So what did I think of the movie? I liked it, I would give it a 4 out of 5. I do have some reservations though. I list below what I really liked about the movie – and also what I didn’t like.

****SPOILER ALERT****

The Good

Liked the introduction showing what happens to Erebor (the Lonely Mountain) and the town of Dale. You only see glimpses of Smaug, but those glimpses are pretty cool.

Loved the dwarves. The dwarves in the book tend to be pretty generic with only Thorin and Balin really standing out. In the movie, the dwarves all have different looks and personalities that help differentiate them.

Loved the Trolls. In the movie the dwarves are heavily armed and it’s only the threat of Bilbo’s death that causes them to cast away their weapons and wind up in sacks. Also like that the Trolls talked, basically having the same conversation they had in the book. Finally, I really like how Gandalf was able to resolve the situation.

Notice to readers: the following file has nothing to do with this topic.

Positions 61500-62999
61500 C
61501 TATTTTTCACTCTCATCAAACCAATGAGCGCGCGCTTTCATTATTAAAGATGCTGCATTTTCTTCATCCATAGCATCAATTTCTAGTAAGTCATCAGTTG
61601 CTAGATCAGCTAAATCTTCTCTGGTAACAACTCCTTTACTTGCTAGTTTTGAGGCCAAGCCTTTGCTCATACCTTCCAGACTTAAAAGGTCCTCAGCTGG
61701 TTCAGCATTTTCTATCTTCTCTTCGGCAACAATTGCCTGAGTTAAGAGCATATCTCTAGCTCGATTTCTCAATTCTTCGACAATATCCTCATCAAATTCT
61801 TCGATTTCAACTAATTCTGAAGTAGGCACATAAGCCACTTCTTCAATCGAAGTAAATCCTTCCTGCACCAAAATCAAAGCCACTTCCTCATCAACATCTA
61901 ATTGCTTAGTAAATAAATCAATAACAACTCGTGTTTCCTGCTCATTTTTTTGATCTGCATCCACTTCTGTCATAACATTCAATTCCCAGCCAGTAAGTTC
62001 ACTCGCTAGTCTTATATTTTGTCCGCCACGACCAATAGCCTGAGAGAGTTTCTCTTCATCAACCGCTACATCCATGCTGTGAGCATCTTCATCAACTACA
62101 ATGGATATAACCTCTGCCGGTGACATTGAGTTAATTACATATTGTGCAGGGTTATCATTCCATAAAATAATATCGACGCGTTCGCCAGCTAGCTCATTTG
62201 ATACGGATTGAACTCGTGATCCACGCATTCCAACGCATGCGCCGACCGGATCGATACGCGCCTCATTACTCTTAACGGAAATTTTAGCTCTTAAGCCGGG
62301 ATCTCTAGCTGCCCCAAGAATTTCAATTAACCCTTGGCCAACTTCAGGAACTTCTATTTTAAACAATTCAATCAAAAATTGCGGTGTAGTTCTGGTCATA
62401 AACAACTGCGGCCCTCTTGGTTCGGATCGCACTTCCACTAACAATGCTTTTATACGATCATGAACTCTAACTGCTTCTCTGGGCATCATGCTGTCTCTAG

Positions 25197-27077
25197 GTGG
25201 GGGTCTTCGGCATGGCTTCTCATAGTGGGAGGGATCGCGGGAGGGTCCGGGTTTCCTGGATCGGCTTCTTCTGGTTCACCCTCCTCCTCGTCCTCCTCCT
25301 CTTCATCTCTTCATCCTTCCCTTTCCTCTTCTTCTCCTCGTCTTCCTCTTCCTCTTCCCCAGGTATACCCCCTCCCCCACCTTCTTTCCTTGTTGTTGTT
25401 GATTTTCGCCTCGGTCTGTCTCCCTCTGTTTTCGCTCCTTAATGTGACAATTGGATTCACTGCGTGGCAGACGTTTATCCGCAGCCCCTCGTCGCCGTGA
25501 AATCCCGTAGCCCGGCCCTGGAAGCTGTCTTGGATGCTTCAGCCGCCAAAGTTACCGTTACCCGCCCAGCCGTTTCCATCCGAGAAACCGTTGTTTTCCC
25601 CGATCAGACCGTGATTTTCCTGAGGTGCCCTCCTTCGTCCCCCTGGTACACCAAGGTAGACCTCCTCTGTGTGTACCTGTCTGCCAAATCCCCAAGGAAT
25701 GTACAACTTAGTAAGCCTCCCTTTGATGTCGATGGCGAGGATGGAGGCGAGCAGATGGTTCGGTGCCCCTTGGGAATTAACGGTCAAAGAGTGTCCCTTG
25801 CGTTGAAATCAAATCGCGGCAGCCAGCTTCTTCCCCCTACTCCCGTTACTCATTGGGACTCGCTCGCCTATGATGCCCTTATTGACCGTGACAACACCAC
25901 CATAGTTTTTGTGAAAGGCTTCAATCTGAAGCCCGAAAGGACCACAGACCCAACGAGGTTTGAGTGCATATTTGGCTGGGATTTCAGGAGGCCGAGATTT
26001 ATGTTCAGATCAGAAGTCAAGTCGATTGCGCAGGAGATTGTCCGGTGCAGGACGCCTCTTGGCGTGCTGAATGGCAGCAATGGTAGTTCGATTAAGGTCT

The scenes with Gollum and the riddle contest were great.

I liked the added story revolving around the White Council and Dol Guldur. According to Tolkien, this was what was going on while the dwarves were on their way to the Lonely Mountain. It was why Gandalf left Thorin’s Company halfway through the quest. Jackson is just sort of filling in the story. I also like that they use some of the myths and legends of Middle-Earth throughout the movie, the giant spiders are called “spawn of Ungoliant” or something similar. The White Coucil talks about the Witch King of Angmar. Good stuff.

Even though the story is only 1/3rd complete, I really liked the ending.